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Allotment Garden Newsletter July 2021

Allotment Garden Newsletter

From John Harrison

Dear Friend

Unusually for us in North West Wales we’re enjoying some of the best weather in Britain at the moment. Normally I look on with envy as those in the southern bits of the country talk of sunshine and heat whilst we watch the rain pour down. Makes a nice change to have it the other way around!

The year has turned and the days are growing shorter. Hardly seems possible does it? Yet the plants know. That’s why Chinese cabbage like Pak Choi and salad rocket are ideal for sowing now and the garlic and onions are bulbing up.


Your garlic should be nearly ready now. You may well think of garlic as a strong flavour, but when it’s slightly immature and freshly pulled, it’s actually quite mild and can be eaten as a side vegetable. It’s lovely roasted with a little olive oil and it still wards off vampires.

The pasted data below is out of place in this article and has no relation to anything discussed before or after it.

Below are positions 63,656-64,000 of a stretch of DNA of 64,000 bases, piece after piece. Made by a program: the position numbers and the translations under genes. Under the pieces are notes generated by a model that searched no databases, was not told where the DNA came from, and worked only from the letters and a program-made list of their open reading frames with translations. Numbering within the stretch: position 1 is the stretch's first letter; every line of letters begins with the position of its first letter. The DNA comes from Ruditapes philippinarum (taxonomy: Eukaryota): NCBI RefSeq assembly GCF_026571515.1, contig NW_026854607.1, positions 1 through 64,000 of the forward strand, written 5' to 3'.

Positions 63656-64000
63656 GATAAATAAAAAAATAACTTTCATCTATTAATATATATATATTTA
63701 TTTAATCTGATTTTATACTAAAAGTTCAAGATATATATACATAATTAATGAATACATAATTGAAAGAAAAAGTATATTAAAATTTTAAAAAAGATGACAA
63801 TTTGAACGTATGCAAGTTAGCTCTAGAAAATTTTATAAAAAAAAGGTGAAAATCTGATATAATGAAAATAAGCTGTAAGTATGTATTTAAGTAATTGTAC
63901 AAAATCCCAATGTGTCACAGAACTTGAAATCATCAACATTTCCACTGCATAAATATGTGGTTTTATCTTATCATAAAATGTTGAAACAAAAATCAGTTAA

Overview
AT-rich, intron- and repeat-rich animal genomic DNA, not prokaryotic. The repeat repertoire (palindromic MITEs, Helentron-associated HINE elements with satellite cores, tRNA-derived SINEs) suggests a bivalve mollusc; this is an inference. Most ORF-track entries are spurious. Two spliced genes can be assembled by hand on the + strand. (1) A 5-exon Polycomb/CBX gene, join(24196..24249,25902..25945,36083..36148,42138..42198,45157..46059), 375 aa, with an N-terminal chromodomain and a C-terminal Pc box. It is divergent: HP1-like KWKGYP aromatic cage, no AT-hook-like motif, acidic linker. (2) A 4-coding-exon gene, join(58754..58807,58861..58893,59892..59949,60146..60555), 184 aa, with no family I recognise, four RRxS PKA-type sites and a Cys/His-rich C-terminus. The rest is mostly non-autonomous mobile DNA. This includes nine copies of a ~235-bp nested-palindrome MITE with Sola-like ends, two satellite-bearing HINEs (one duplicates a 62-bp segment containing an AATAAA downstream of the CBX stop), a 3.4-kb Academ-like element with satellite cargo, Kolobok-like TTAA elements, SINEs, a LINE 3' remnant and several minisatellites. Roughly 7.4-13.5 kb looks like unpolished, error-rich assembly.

Don’t leave garlic too long in the ground though, the bulbs start to split apart into the cloves as it prepares to grow again next year. If in doubt, harvest one plant to see how it’s doing.

Money Saving Tip

It’s always annoyed me how hose fittings leak, even after standardising the various connectors and fittings so they were all Hozelock, they were still leaking. Well it turned out that the little black rubber rings were to blame. They looked OK but had actually perished and split, which ruins the seal allowing water to leak.

Now buying new fittings can get pretty expensive but I’ve found you can buy the O rings (as they’re properly called) very cheaply on eBay. I paid £1.65 for 20, which has fixed every fitting I’ve got for less than the cost of one new fitting. Just search on eBay for Hozelock O ring.

Chemicals – Good and Bad

At this time of year you could be forgiven for thinking the whole of nature is determined to steal your crops. The aphids, whitefly and blackfly suck the plant’s lifeblood. The slugs and snails gobble the seedlings. The caterpillars reduce your brassicas to skeletons and then along come the birds to strip the fruit from the bushes.

Well I always say the if the bugs won’t eat it, then it’s not any good! This year seems to be bad for the aphid family. I’ve written a little piece about dealing with them along with how I recovered my sickly tomato plants and some discussion on garden chemicals.